Right now, we are taking a break… in hibernation mode. We have started brainstorming about the next project and would like to follow the same experience and come up with a storytelling-first game.

Now I am thinking Apple first, there is no doubt about it. I don’t think we could have found a better home than Apple Arcade. At the moment I don’t think we would require anything extra from Apple Arcade because things have been going really well; it is a great gift for developers. Maybe when I am making the next game I would think of what is missing on Arcade. For the time being, the idea is to get in to Arcade again.

Meanwhile, I have downloaded almost 90 per cent of the Arcade library and enjoying many of the games — Sayonara Wild Hearts is amazing and Sneaky Sasquatch is another amazing game. 

Freemium games are not going to disappear right away but Apple Arcade has created a space for developers to experiment while ensuring that users will not have to spend more than the subscription no matter the time spent on the platform. Expect copycats because Arcade is certainly a game changer.

Why Apple Arcade is a game changer

Even a few years ago, nobody would have believed that subscription service — the two words that have ruled cable television for decades — would take over everything, from movies to music and shopping to food. Now it’s taking over the multibillion-dollar mobile gaming industry.

So far we have known — and cussed — the gaming app ecosystem for in-app purchases and ads. Apple simply did away with it with the announcement of Apple Arcade in September. It’s a revolutionary path to take. Just pony up Rs 99 a month to enjoy

100-odd games (the list is ever-growing) and the price includes ‘Family Sharing’ in which up to six members can access the same. No ads or in-app purchases.

From single-price games, app stores moved to the freemium model where gamers can make money off purchases in a free game or through advertising. This allows publishers huge return on investments but for fans, especially of involved games, it’s a bane. So the announcement simply changed the game. Yes, Google has also launched something similar — Google Play Pass — but that’s currently only available in the US. Also, there is a difference. The games on Arcade are all new to the App Store while Play Pass is a curated collection of existing games and apps.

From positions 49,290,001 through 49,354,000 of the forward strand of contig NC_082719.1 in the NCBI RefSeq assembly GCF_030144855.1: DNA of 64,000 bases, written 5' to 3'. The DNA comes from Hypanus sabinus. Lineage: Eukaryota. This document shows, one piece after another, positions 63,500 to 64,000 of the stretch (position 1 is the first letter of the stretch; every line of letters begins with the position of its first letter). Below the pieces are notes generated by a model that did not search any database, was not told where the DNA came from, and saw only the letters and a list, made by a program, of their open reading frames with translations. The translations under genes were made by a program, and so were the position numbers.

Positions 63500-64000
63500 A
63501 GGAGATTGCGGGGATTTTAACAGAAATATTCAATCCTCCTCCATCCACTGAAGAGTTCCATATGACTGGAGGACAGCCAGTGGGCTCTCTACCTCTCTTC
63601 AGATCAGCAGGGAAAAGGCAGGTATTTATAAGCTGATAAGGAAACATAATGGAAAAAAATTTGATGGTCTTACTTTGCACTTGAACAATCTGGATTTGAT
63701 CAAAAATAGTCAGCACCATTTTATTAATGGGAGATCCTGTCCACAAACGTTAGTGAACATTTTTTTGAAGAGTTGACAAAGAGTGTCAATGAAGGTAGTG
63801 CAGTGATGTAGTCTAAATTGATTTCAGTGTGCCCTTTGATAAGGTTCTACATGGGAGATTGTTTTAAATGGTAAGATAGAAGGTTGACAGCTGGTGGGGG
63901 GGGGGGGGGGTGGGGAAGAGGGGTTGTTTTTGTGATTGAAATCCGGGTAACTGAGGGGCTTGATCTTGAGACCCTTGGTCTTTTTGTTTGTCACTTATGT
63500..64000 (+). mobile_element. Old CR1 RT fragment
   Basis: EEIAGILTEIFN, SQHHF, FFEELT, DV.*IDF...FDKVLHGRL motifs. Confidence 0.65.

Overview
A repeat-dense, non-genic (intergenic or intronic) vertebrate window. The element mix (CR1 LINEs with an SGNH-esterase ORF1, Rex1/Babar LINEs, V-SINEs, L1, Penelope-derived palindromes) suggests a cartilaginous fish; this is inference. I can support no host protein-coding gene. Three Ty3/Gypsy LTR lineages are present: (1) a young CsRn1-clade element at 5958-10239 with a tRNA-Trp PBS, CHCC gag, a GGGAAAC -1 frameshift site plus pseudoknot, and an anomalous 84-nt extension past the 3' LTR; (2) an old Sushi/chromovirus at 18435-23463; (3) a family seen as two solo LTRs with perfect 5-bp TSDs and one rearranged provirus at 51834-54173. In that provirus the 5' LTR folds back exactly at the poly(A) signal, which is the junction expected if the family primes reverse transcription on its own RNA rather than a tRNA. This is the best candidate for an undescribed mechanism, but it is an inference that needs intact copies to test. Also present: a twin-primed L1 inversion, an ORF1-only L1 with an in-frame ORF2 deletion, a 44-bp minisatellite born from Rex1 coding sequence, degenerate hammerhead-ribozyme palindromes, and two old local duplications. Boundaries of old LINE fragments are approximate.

Apple’s new service allows developers, especially indie, an opportunity to show that a mobile game can be as engrossing as a traditional console or PC game and it can reach wider audiences. What Arcade offers is an avenue for indie developers to pursue games which can be niche but people would discover them and play. Also, these are games that take full advantage of Apple’s cutting-edge hardware capabilities. The games are being created with iOS devices in mind rather than being a hurried port over from another platform.

Being a curated experience, a lot of developers will obviously be left out but think of what you are being offered — high-quality titles. Keeping indie developers company are big hitters like Annapurna Interactive, Konami, SEGA and LEGO. Connecting the two sides is the passion to think out of the box, giving way to games that are engaging and different from the one next on the list.

A game like Sayonara Wild Hearts alone is worth much more than what one has to pay per month. The game about a heroine’s journey through urban landscapes and mystical forests, complete with motorcycles, while synth pop plays in the background is simply wow.

Apple Arcade not only puts the company ahead of its competitors, it also showcases the iPhone’s capabilities while converting users of free-to-play games into subscribers.

Freemium games are not going to disappear right away but Apple Arcade has created a space for developers to experiment while ensuring that users will not have to spend more than the subscription no matter the time spent on the platform. Expect copycats because Arcade is certainly a game changer.